The basketball seed has been planted in Canada, the world's hockey hotbed.
While a torrent of young Canadian talent--Andrew Wiggins, Jamal Murray, and Tristan Thompson to rattle off a few--have followed the long green paper trail to the NBA, countless Canadians continue to pursue an avenue to America.
Partly at the hyper-competitive level of play and national visibility and partly at the variety of scholarship opportunities, Canada's wealth of prep talent collectively expresses a desire to ply their trade in the United States.
Look no further than Montverde Academy in Florida.
Kevin Boyle's program, in the national spotlight these past few years, features a dose of Canadian flavor with R.J. Barrett (the top-ranked sophomore in the country), flashy Class of 2019 point guard Andrew Nembhard, and Marcus Carr.
Some have even referenced Montverde as America's "Canadian High School Basketball Team."
At Miami's Calusa Prep there is Luguentz Dort, an uber-athletic and oft-slashing 6-foot-4, 210-pound guard.
Calusa has another Canadian-bred guard in sharpshooter Nathanael Jack.
Dort, one of the nation's most prolific scorers in the class of 2018, has offers from Louisville, Florida, Oregon, Baylor, Arizona State, and myriad others.
At 22 Feet Academy in South Carolina, Daniel Sackey has registered his presence as a well-built guard with hellacious hops, quickness, and the ability to impact both sides of the ball.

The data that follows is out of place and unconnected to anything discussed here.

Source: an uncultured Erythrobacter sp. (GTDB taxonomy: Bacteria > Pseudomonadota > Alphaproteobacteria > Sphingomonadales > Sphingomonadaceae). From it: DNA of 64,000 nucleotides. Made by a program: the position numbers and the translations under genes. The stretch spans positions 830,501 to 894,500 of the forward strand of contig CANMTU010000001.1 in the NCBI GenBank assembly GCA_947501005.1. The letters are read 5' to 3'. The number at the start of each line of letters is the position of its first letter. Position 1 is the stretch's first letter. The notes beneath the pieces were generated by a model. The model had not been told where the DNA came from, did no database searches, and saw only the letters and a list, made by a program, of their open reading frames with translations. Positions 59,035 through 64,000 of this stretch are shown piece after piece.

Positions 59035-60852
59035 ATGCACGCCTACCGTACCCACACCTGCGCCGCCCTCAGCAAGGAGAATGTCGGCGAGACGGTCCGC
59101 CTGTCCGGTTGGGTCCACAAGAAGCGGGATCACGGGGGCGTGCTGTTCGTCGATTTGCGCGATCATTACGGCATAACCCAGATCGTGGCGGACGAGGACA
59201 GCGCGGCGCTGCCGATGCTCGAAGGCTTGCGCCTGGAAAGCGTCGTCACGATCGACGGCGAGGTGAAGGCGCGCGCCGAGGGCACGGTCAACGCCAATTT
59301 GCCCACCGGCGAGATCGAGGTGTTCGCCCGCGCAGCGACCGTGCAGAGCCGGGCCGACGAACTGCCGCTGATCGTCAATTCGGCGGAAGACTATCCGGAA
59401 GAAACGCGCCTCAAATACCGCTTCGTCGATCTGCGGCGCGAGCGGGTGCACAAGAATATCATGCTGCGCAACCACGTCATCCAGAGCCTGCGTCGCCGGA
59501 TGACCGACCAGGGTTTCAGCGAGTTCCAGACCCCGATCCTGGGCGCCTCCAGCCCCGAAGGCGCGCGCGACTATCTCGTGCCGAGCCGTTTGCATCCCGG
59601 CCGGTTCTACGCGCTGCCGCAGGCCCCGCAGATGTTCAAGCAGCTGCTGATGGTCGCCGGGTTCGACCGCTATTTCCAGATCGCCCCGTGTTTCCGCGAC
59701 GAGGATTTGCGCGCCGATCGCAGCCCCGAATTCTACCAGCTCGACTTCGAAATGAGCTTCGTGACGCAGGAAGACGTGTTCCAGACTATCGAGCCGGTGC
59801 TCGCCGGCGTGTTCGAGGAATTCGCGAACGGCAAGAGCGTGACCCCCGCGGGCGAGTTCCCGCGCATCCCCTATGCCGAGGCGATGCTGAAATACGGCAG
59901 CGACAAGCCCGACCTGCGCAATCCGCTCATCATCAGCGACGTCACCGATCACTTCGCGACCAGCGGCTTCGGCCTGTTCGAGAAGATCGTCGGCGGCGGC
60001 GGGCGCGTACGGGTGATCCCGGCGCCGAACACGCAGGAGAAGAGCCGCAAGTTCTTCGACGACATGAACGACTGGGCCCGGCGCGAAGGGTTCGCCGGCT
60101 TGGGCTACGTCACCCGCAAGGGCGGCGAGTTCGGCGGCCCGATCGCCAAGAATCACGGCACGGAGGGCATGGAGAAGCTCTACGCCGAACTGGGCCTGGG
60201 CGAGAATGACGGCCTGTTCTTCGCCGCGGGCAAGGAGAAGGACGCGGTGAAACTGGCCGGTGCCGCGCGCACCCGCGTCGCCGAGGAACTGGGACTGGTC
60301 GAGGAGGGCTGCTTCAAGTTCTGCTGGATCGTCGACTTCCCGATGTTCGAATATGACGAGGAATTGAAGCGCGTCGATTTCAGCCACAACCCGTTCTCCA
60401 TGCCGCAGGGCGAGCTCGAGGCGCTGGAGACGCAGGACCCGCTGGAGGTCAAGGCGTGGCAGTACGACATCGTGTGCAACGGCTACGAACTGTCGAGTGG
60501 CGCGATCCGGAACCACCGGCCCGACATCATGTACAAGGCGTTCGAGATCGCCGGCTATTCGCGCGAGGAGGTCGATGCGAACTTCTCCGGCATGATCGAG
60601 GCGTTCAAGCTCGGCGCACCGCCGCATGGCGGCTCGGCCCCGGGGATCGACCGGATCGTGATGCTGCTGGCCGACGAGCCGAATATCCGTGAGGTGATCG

Though not equated with the same luster as these aforementioned Canadians, Taysean Nolan contains the attributes to eventually become a steal at a Division-1 program next year.
The Class of 2017 guard is buoyed by an impressive above-the-rim game and a natural ability to knife his way to the rim.
An effective handle and the bullish strength which many lack at this level ultimately renders Nolan an under-the-radar prospect.
"The best attribute of my game is my athleticism," said Nolan, who gauged his game against highly-touted players (Louisville-commit) Anfernee Simons during a recent Hoop Exchange event in Florida.
"When you combine that with my ability to handle the basketball, I think that and my strength furthers my ability to be a facilitator and playmaker for my team. It helps with my ability to break down my defender and find a good shot as well as draw the defender to me and therefore open up the floor for my teammates."
What does Nolan pinpoint as the positive draws to playing in the United States?
"The benefits of playing at the prep and college level of basketball in the United States come from the level of competition as well as the lofty standards the coaches hold all of their players to," Nolan said.
"Every athlete needs to come prepared with a good work ethic, consistency, and toughness. For Canadian players who have a sense of urgency to come to the United States and further develop their game, they benefit from all these factors that ready them for the next level and challenge them everyday to get better."
Nolan listed Northern Arizona, Florida Atlantic, Alabama A & M, Denver, Liberty, Brown, Idaho State as potential destinations at the next level.
As his growth as not only an adept finisher but an all-around scorer continues, Nolan aspires to become a heavy-impact player at a program best-suited for his game.
He currently holds a 2.8 GPA and found much relief when he received a qualifying SAT score this year.
"Over the next few years I would hope to accomplish becoming a major factor in the college level of basketball, which would only come from hours of hard consistent work," Nolan said.